CD Review: Erato’s ‘Roméo et Juliette’

By Bob Dieschburg

Pierre Boulez, eminent connoisseur of Berlioz and his oeuvre, has famously declared the French Romantic a key intermediary between Beethoven and Wagner, that is, respectively, the symphonic and operatic composers par excellence.

His “Roméo et Juliette,” written in 1839, is by no means an exception as it combines, so to speak, the best of both worlds: a symphonic enacting of the narrative with elements from a cantata topped off, after some 90-odd minutes, by a finale worthy of Beethoven’s 9th.

A symphonie dramatique and, as such, a true hybrid, it anticipates Wagner’s idea of the Gesamtkunstwerk and the fundamental role accorded to the orchestra which, unusually, represents the main roles of Roméo and Juliette as opposed to traditional singers.

It therefore comes as no surprise that the focus, in Erato’s new release, lies as much on conductor John Nelson and the Orchestre Philharmonique de Strasbourg as on his cast of soloists: Joyce DiDonato, Cyrille Dubois, and, lastly, baritone Christopher Maltman as Friar Laurence.

A Berliozian Romantic

John Nelson has been at the forefront of Erato’s revivalist interest in Berlioz since 2004 when he released “Benvenuto Cellini” with Gregory Kunde and DiDonato in the trouser role of Ascanio. With the Strasbourg Philharmonic Orchestra he recorded *Les Troyens” (2017), “La Damnation de Faust” (2019), and, recently, “Les Nuits d’Été” (2022), all well received and winning awards like the Diapason d’or and the Choc de Classica.

It goes without saying that both the conductor and his orchestra are more than familiar with the technical as much as stylistic demands of the Berlioz scores. Yet when compared to earlier recordings and, most notably, Pierre Boulez’ excellent rendition with the Cleveland Orchestra, a certain lack of finesse, no matter how minimal, makes itself noticeable on the musicians’ end.

The “Queen Mab” scherzetto, for instance, does not have the airiness of its rival recording. On the other hand, where Boulez’ strings tend to sound a little too reticent (as in the introduction), Nelson unfolds an unusual plushness, extending to the love scene with its beautifully varied dynamics in the strings and, finally, the sepulchral atmosphere of “Roméo au tombeau des Capulets.”

As for the choir scene, the writing naturally suits Nelson’s sensuousness. It is a truly bombastic finale which yet again, in the ears of who presently writes, does not stand unchallenged. In Maazel’s 1972 take on “Roméo and Juliette,” for instance, I find the sharp delineation of the strings very effectful whereas, under Nelson’s baton, the instrumental colors lose some if not most of their contour in the nearly unmitigated blend of the voices and the orchestra.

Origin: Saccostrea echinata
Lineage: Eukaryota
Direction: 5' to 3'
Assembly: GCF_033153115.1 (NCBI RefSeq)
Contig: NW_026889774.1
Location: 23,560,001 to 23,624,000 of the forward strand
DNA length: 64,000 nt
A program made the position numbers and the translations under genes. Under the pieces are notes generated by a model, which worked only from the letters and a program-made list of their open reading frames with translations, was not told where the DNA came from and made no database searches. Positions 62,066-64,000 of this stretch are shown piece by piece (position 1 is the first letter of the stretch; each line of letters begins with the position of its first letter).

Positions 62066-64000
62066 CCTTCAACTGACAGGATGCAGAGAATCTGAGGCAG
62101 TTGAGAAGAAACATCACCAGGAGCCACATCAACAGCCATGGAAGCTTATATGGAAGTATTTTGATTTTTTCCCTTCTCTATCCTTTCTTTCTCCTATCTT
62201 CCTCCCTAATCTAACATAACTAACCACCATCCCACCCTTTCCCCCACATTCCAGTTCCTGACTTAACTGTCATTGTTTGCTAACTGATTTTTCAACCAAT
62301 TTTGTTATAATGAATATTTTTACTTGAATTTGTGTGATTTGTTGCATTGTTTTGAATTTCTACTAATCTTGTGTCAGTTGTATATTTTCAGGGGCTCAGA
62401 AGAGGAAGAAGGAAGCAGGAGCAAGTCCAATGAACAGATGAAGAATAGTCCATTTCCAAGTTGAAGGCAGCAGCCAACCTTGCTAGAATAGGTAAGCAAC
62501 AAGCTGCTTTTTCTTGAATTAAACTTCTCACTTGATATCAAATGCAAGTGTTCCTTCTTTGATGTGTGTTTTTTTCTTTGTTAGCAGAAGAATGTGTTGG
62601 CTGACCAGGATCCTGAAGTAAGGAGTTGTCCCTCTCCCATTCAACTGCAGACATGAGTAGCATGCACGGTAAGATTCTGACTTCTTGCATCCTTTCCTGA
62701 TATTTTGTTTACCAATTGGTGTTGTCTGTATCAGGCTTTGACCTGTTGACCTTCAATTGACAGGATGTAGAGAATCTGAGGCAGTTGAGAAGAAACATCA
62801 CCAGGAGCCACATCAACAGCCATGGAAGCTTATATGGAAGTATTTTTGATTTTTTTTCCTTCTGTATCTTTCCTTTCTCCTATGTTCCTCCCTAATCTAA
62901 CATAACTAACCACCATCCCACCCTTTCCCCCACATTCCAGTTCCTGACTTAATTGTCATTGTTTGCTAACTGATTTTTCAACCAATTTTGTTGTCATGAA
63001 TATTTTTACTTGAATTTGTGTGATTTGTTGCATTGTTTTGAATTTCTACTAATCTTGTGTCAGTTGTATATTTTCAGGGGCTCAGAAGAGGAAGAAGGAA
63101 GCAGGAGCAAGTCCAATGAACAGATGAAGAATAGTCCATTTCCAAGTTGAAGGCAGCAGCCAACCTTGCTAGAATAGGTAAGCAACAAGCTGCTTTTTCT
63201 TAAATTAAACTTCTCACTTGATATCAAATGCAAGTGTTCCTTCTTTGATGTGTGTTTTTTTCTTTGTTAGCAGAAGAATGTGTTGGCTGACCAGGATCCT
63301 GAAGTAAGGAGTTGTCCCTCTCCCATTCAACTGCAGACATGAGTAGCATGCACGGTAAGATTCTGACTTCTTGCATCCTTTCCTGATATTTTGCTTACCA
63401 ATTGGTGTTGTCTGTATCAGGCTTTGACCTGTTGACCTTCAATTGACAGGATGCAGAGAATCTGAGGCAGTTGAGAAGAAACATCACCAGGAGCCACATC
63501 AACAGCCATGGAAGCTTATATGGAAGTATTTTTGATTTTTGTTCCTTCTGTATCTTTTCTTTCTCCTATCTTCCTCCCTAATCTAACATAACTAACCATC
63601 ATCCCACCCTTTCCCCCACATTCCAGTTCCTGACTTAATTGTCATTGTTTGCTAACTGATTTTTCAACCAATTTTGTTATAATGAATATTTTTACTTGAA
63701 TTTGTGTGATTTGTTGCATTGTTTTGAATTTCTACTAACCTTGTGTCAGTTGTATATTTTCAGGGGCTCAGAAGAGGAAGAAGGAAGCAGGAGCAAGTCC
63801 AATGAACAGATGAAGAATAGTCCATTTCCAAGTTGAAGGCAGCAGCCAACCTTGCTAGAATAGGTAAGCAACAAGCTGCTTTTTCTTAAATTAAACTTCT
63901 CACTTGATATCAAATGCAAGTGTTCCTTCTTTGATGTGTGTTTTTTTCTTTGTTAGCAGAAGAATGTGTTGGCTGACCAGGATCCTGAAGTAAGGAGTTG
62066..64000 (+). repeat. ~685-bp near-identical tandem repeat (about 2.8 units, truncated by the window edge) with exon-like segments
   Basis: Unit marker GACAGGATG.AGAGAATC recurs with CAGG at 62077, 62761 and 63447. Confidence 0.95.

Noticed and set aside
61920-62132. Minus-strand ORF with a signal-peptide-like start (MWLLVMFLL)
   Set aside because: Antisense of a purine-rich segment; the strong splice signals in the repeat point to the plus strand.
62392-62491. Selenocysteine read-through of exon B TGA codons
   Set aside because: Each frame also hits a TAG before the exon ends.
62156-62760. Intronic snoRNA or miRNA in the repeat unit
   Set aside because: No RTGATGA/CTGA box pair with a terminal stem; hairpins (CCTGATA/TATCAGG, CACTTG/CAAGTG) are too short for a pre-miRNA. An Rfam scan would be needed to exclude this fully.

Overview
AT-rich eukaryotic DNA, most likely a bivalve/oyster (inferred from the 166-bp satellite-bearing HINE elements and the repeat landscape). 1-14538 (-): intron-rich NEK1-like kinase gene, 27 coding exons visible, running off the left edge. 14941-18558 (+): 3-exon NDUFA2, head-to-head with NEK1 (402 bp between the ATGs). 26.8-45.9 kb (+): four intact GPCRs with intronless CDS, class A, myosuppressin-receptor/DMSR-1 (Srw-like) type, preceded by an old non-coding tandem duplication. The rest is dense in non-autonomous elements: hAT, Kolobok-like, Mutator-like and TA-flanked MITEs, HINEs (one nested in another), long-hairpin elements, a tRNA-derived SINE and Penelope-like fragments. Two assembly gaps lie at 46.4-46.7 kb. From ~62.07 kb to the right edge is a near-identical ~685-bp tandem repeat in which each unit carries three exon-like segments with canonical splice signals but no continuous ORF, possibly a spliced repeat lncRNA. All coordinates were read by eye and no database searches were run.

This is not to say the Erato release does not capture the essence of the Romantic ideal behind “Roméo et Juliette.” It does, however, tend to forgo some of the stylistic nuance connected, perhaps, to the Classical heritage of Gluck and others whose influence, by 1839, was still tangible in Berlioz’ re-thinking of musical standards and conventions.

A Ceremony of Voices

Despite the shortness of their parts, the three soloists are an undeniable asset to the current disc.

First and foremost, Cyrille Dubois phrases with wit and great attention to the notational intricacies of the scherzo. The vocal timbre is warm and has an innate charisma that some will recognize from his equally successful recordings of “Les Troyens” (again, under Nelson), Halévy’s “La Reine de Chypre” (2018) and the Pentatone release of “Les Pêcheurs de Perles” (2018) with an all-French cast.

Christopher Maltman is an imposing Laurence whose aria and the subsequent sermon of “Jurez donc par l’auguste symbole” have all the necessary gravitas for the score’s blend of mourning and, at the same time, solemnity to take hold. His voice stands large with cavernous depths and a pronounced, though not intrusive vibrato in the middle and upper registers.

Finally, DiDonato’s very measured and ceremonious performance may be the biggest selling point of the current release. As ever, she phrases intelligently and despite the occasional harshness in tone manages to imbue every word with a distinctly emotional subtext. Her “Prologue” then ranks among the more idiosyncratic on record, not as lush as Jessye Norman’s (under Riccardo Muti) but just as memorable in terms of musical ingenuity, including a wealth of shading and dynamic variation.

DiDonato in Egypt

Also, DiDonato features in the Erato set’s addendum to “Roméo et Juliette.” A scène lyrique called “Cléopâtre” (1829), it was composed by Berlioz in view of the prestigious Prix de Rome which, after submitting four cantatas in consecutive years, he eventually won in 1830.

All the stylistic hallmarks of his later works are already there and, to who currently writes, the largo of “Grands Pharaons, nobles Lagides” even seems to foreshadow some the most beautiful arias by Berlioz’ rival composers, notably “O ma lyre immortelle” from Gounod’s “Sappho.”

In any case, with Joyce DiDonato as the Queen of Egypt and the immersive conducting of John Nelson, “Cléopâtre” is ostensibly more than a footnote; rather it provides extra incentive to integrate the Erato release within the Berliozian discography, if not at the forefront then at least not far behind.


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